A Visit To Pearl Harbor

 

I went to Hawaii for my honeymoon and knew I wanted to visit Pearl Harbor as it’s such an important part of our history.

When I got off the plane of Honolulu my husband saw a few people carrying American flags and immediately brought them to my attention since as a true UWVC’er I am interested in all things patriotic. I was not expecting to see members of a Color Guard! I spoke with them and they explained that a survivor of USS Arizona recently died and his family had flown to Hawaii to bury him. It was a powerful way to start the trip.

A few days later we decided to go to Pearl Harbor to pay our respects and to learn the history. Pearl Harbor today is both an active military base, memorial and national historic landmark. We arrived and got an audio tour of the grounds narrated by Jamie Lee Curtis whose father was a World War 2 Veteran. From there we took a boat ride to visit the memorial of the USS Arizona, a representation of the greatest loss of life of any ship in US Naval history. I noticed a few scuba divers taking practice dives on the memorial. Thinking it was a little out of place, I went over to one of the park rangers who explained a USS Arizona survivor’s family would be coming later today and they will be conducting a ceremony where the National Park Service diver will place an urn carrying the ashes of an Arizona crewman so he can lay with his fellow shipmates. This must have been the same survivor whose family was greeted by the Color Guard in the airport.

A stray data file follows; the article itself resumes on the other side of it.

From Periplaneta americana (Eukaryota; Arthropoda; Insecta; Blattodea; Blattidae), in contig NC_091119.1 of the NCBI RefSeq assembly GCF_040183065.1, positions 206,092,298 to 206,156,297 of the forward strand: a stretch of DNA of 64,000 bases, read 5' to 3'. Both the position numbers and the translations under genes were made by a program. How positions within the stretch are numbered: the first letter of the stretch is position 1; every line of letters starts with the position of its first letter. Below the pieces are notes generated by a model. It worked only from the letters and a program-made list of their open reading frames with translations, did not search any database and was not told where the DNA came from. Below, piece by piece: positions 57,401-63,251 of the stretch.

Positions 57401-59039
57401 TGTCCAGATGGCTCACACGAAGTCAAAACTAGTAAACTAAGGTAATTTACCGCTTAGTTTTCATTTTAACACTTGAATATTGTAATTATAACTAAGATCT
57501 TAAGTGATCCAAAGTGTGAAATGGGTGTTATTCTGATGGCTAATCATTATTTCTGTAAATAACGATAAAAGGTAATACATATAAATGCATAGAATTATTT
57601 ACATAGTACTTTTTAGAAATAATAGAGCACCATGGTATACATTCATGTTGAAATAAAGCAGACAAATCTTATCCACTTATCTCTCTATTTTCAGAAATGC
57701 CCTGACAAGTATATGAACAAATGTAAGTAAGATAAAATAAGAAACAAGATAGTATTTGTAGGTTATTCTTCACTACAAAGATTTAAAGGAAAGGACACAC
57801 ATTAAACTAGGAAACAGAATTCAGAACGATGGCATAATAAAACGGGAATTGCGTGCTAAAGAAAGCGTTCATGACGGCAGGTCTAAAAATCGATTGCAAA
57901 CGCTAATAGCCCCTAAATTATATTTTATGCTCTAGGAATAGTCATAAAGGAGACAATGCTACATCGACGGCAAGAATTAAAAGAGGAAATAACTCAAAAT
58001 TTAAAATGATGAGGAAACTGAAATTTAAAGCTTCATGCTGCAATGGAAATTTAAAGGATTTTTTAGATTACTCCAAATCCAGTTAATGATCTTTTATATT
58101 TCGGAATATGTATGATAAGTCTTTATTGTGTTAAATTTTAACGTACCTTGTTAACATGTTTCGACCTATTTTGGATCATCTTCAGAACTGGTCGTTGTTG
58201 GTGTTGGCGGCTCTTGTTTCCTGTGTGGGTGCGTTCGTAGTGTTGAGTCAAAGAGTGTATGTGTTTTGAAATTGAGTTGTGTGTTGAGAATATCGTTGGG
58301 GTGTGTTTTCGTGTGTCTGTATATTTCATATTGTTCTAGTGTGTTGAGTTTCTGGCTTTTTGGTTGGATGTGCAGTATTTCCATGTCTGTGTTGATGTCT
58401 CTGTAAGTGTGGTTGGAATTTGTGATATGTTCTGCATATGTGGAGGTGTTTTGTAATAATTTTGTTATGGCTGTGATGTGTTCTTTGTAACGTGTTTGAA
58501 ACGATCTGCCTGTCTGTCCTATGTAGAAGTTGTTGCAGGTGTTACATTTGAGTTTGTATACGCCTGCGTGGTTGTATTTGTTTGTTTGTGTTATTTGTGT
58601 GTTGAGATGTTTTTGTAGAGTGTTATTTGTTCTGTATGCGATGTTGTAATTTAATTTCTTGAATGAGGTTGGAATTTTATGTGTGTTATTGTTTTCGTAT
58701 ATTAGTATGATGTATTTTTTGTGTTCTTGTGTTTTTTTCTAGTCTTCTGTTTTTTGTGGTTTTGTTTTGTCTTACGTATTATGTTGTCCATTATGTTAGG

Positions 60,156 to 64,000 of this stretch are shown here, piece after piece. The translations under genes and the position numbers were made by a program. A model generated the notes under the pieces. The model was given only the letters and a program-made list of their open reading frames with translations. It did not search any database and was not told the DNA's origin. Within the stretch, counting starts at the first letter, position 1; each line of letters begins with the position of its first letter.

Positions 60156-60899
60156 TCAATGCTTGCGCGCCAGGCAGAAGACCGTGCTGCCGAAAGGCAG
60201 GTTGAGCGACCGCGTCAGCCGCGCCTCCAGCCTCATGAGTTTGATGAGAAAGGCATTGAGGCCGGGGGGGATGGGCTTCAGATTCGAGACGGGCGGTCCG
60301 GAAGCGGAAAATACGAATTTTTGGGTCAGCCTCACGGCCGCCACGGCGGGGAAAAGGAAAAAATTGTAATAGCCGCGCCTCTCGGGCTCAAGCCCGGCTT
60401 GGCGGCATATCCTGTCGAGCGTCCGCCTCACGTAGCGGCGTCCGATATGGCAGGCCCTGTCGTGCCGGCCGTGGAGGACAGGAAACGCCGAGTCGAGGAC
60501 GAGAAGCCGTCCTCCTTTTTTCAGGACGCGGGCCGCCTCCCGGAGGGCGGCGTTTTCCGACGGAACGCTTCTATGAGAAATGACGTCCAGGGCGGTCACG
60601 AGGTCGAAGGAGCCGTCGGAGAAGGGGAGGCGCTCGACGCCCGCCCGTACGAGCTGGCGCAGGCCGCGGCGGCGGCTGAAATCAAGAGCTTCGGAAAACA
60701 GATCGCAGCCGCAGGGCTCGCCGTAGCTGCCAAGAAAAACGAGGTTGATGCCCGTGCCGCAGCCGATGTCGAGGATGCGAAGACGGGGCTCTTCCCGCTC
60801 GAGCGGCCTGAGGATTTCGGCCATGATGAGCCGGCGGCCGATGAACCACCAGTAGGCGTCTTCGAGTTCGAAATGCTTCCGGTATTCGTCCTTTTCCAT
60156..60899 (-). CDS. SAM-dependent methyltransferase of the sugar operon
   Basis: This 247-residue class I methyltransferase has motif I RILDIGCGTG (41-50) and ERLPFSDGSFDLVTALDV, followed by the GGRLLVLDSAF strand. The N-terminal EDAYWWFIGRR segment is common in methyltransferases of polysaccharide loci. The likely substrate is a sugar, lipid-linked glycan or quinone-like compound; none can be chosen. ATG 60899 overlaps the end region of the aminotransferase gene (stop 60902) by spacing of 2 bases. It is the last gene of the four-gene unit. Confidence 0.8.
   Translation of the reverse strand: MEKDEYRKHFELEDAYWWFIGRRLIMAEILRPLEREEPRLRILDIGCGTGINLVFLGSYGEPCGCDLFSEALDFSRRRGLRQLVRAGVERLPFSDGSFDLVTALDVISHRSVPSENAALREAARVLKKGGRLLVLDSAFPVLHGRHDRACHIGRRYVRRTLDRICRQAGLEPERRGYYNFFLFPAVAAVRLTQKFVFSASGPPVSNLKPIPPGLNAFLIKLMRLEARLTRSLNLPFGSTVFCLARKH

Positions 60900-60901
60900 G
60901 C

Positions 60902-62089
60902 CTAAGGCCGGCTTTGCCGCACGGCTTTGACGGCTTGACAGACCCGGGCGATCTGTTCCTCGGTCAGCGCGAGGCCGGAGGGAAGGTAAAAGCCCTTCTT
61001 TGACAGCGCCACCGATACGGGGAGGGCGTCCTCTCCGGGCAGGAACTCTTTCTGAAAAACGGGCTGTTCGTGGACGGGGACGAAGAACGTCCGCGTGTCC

I have no personal connection to this sailor or his family, but somehow I feel I am honoring his memory. I don’t know his story or how his life was affected by Pearl Harbor I know that after 85+ years of life this is where he wanted to be buried and that says enough.

In learning about the history from the national park one sentence struck me that I will share: “The USS Arizona Memorial is a mortally wounded sentinel symbolizing valor and sacrifice to all the ships that sail past her ghostly remains.“ It is so important to have memorials because that is how we keep the memories of those we lost alive; if we don’t honor each other who will?

When I returned to the office and shared my story apparently it was all over the news and my co-workers heard about it. Upon researching here is the new story about the veteran named Raymond Haerry and the ceremony made in his honor.

-Michelle Rosenfeld UWVC